- Date: April 22, 2010
New WWF report Borneo’s New World: Newly Discovered Species in the Heart of Borneo details 123 new species discovered since the February 2007 agreement by Brunei Darussalam, Indonesia and Malaysia to conserve the Heart of Borneo’s irreplaceable tropical rainforest.
The Heart of Borneo is a global treasure teeming with unique and extraordinary life. Once described by Charles Darwin as “one great luxuriant hothouse made by nature for herself”, this island within an island is home to 10 primate species, more than 350 bird species, and 150 reptiles and amphibian species. In addition, a staggering 10,000 plant species are sheltered by the region’s rainforests. WWF’s work in Borneo
In January 2007, Indonesia, Malaysia and Brunei signed the Heart of Borneo agreement. This historic treaty marked the official commitment by the island's three governments to safeguard one of the most biologically rich and diverse habitats on earth. Its importance is underlined by the number and diversity of species discovered in the Heart of Borneo since the declaration was made.
Scientists have discovered more than 123 new species in the Heart of Borneo area during the past 3 years – an average of more than 3 new species per month. These finds include the world’s longest known stick insect, a flame-colored snake and a color-changing frog. In total, 67 plants, 29 invertebrates, 17 fish, five frogs, three snakes and two lizards and a brand new species of bird have been discovered. Learn more
A closer look……..
A flame-colored snake
Dendrelaphis kopsteini or Kopstein’s Bronzeback snake can grow to be 5 feet long. Discovered in 2007, this new species is distinguished from all other Dendrelaphis species by a bright orange, almost flame-like, neck coloration that gradually fuses into an extraordinary iridescent and vivid blue, green and brown pattern, that extends the entire length of the snake. The top of the head is deep bronze, a characteristic of all bronzeback snakes, and a dark stripe extends from the snout, across the eye, to the start of the neck.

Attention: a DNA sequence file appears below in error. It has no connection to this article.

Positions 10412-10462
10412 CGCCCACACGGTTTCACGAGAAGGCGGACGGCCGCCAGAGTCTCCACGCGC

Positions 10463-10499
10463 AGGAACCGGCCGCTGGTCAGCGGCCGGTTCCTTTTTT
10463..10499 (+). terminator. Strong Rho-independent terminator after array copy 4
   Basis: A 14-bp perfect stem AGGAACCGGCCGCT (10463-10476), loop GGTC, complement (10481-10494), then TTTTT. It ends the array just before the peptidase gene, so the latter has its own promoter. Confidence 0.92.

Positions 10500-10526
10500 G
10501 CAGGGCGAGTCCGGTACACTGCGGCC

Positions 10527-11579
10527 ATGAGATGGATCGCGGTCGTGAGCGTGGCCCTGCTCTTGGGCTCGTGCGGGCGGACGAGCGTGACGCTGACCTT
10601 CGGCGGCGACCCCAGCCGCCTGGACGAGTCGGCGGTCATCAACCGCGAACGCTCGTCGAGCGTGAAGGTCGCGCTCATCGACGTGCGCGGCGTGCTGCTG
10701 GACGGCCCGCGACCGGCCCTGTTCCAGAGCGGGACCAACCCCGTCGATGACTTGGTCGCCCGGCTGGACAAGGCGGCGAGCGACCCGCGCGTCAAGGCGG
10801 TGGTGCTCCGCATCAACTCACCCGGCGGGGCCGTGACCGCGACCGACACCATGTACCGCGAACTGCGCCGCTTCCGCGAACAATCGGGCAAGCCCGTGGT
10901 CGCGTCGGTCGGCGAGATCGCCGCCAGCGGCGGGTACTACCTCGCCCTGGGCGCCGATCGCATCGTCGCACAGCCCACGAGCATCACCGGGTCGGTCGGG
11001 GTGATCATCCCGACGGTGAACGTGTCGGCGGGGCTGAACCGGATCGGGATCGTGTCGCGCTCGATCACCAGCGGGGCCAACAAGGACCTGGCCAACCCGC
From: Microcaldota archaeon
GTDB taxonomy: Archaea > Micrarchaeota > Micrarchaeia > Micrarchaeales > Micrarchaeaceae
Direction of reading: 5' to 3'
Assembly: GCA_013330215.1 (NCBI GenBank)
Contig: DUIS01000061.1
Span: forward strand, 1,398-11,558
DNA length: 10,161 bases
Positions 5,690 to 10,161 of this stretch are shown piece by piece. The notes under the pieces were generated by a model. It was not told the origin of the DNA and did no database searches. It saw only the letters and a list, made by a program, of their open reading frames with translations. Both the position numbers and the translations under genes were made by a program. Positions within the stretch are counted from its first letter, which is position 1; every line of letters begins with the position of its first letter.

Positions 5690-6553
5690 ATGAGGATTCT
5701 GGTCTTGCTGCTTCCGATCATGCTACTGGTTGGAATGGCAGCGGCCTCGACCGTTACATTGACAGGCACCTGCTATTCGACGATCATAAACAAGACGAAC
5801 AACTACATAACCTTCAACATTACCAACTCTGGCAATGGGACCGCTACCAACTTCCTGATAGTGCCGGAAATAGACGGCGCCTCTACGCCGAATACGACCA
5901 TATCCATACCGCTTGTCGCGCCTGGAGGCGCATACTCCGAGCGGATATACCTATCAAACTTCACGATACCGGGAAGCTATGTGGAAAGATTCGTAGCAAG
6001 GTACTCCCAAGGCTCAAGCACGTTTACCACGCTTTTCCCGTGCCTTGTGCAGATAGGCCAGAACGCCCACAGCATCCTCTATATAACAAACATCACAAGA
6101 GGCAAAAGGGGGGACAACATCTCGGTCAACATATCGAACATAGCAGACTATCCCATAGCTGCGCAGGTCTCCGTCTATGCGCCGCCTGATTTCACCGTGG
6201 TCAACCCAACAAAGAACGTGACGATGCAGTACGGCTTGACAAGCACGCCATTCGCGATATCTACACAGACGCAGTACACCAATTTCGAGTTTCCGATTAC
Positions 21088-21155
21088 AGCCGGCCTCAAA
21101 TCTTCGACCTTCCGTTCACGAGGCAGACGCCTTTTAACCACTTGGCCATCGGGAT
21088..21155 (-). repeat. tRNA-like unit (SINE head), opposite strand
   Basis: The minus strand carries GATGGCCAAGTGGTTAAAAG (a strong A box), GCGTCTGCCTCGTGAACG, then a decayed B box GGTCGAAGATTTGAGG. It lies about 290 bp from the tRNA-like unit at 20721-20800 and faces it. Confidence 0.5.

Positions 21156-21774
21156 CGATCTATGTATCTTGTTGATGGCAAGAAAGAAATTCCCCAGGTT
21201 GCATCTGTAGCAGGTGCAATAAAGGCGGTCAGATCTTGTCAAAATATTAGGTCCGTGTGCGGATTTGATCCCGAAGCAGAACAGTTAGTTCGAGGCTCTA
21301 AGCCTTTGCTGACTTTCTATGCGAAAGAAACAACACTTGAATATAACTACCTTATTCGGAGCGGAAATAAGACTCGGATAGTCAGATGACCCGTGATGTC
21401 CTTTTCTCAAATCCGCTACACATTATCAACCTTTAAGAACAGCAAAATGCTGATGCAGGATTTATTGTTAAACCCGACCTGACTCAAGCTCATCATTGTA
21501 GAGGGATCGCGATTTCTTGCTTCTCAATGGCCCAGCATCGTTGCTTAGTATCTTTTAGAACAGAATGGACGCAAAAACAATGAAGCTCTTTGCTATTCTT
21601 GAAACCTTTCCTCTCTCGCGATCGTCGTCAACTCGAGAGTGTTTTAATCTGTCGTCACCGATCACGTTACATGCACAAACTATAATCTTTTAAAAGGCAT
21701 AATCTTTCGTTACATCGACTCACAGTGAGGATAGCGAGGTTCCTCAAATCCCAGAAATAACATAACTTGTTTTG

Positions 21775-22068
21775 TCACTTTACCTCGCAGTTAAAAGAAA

When threatened, the Kopstein’s bronzeback has the ability to flare its nape, revealing bright orange colors. Like most Dendrelaphis species, the Kopstein’s bronzeback has an aggressive disposition with a painful bite. In the wild, many inhabit trees and they hunt frogs and lizards.
The scientists who discovered this snake, Gernot Vogel and Johan van Rooijen, named the snake in honor of Felix Kopstein, an Austrian physician and herpetologist. Some weeks after the publication of this species, Gernot received a telephone call from the Netherlands. The person introduced himself as Peter Kopstein, the son of Felix Kopstein. He was 82 and wanted to express his thanks for the late honor of his father, who died when Peter was young.
A long-tailed slug
Perhaps the rarest of the extensive invertebrate species group are slugs which, according to scientists, are infrequently encountered. At great altitudes on Borneo, several rare and highly endemic species appear to exist, including one new colorful green and yellow species, Ibycus rachelae, described from Sabah, Malaysia, in the Heart of Borneo. Discovered on leaves in primary montane forest at high altitudes, the species has a particularly long tail, three times the length of its head, with a body length of approximately 1.5 inches. According to scientists, the slug has the habit of wrapping the long tail around its body when resting.
From the Ariophantidae family, this unusual species makes use of so-called ‘love darts’ in courtship. Made of calcium carbonate, the love dart is harpoon-like which pierces and injects a hormone into a mate, and may play a role in increasing the chances of reproduction. Many more new species of slug and land snail have been collected in the Heart of Borneo recently but await official scientific description.
Experience the Heart of Borneo……..
Watch video of the Kopstein's bronzeback snake eating a lizard. Around the 1:45 minute mark, the snake moves and reveals more of its unique coloration.
© Dr. Gernot Vogel
Listen to a podcast of Adam Tomasek, the Leader of WWF’s Heart of Borneo Initiative, talk about the new species and the future of conservation in the region. Listen now
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